Baldi Middle School receives national recognition
The School District of Philadelphia’s C.C.A. Baldi Middle School is the first middle school in Pennsylvania to receive the honor of a National Banner Unified Champion School from Special Olympics Pennsylvania.
The Unified Champion Schools is a program that promotes social inclusion with sports as the foundation and integrates youth leadership. Baldi was among 10 other schools in the state to receive this distinction and 121 nationally.
“These schools set a wonderful example for others around the state and we are also excited that Baldi was the pilot for our middle school model that establishes a feeder pattern of Special Olympics programming within its learning network,” said Matt Aaron, Special Olympics Pennsylvania President & CEO.
There are more than 30 schools within the School District of Philadelphia that are leading components of the Unified Champion Schools programming. Of those 30 schools, Lincoln and George Washington High Schools and Baldi have received national recognition as a National Banner Unified Champion School for meeting the 10 national standards of excellence.
“We are proud to have the first middle school in the state to receive this distinction as we continue to build our efforts on creating the most positive and inclusive school climates possible,” said School District of Philadelphia superintendent William R. Hite Jr.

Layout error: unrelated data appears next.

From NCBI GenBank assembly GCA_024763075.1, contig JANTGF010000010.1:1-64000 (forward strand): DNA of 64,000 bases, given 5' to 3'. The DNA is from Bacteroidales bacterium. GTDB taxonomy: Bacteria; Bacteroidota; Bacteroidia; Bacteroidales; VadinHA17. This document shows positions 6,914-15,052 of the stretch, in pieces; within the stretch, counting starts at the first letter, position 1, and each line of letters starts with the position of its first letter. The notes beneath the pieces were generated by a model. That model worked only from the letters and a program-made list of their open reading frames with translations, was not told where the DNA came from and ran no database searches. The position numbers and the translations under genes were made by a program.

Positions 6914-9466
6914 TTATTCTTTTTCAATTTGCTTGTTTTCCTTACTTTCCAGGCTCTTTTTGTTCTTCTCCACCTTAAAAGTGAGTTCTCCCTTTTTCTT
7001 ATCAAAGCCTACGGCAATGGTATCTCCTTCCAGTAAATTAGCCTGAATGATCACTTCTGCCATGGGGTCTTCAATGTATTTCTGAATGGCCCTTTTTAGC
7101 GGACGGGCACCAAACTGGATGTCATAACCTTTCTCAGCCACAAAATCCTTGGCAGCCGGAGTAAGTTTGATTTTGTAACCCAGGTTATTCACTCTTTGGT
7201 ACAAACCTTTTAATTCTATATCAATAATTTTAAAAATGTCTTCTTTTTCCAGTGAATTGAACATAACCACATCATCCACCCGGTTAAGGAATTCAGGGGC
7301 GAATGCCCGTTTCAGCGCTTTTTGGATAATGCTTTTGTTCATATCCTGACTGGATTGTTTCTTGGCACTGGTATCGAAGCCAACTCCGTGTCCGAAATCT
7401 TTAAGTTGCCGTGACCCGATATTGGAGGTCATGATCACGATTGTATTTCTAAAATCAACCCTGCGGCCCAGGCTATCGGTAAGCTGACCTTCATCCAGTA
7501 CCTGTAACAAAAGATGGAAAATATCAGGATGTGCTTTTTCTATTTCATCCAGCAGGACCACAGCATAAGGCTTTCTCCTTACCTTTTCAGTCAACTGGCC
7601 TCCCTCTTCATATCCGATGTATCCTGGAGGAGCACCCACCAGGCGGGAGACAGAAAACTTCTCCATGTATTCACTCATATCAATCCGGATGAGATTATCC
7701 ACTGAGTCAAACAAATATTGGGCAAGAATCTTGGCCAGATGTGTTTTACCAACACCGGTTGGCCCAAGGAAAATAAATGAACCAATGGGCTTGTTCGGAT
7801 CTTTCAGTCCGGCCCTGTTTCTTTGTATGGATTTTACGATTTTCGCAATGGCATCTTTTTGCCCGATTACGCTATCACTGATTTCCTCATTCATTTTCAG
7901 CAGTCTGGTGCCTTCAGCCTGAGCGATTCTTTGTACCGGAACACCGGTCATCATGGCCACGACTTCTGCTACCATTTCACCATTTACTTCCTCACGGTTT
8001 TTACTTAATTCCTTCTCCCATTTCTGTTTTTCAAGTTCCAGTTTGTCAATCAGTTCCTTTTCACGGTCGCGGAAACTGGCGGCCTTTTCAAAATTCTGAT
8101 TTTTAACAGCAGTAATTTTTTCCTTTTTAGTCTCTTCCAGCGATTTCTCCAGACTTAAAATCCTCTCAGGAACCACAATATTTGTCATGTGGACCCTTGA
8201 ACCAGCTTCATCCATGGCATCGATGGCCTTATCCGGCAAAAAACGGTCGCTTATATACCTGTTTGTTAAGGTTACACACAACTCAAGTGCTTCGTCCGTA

“Our leadership and staff at Baldi and across the district are committed to providing opportunities for all students to participate in sports and recreational activities through unique programming models,” he added.
School leadership and staff at Baldi embraced the concept of creating a continuum of engagement and inclusive school culture for students with and without disabilities within their shared community.
Baldi has a number of special education programs, and students from Baldi feed into George Washington High School. This creates a continuum of engagement which was a goal for both the District and Special Olympics Pennsylvania.
Players Coalition awards $10K to SLA at Beeber
Science Leadership Academy Middle School is among the schools, districts and organizations across the country being awarded grants to help close the digital divide.
“Once again, Players Coalition has delivered on their promise to influence and support our community, which impacts systematic social and civics change in education and beyond,” said Christopher Johnson, founding principal of Science Leadership Academy at Beeber.
“We are forever grateful not just for the grant, but for a community of people who are true to their word and mission.”
Sponsored by Players Coalition, a nonprofit founded by NFL players Anquan Bolden and Malcolm Jenkins, the organiztion is donating $350,000 grants nationwide to help provide students and schools with needed technology to set up all students for success with learning from home, despite family income.
This year’s grant recipients are part of a larger, years-long initiative from the Players Coalition. Since 2019, the PC Charitable Foundation has awarded more than $675,000 in grant funds to schools throughout the country to address the digital divide by ensuring internet connectivity and access to STEAM education programming and technology.
“We live in a digital society. Unfortunately, it is a sad reality that there are students who do not have access to computers or internet access at home, which is especially devastating this year when so many schools and districts have taken learning online due to COVID-19,” said Carson Wentz, Players Coalition supporter and quarterback for the Philadelphia Eagles.
“Addressing the digital divide, especially when it comes to students, cannot wait. Action must be taken now.”
—Compiled by Chanel Hill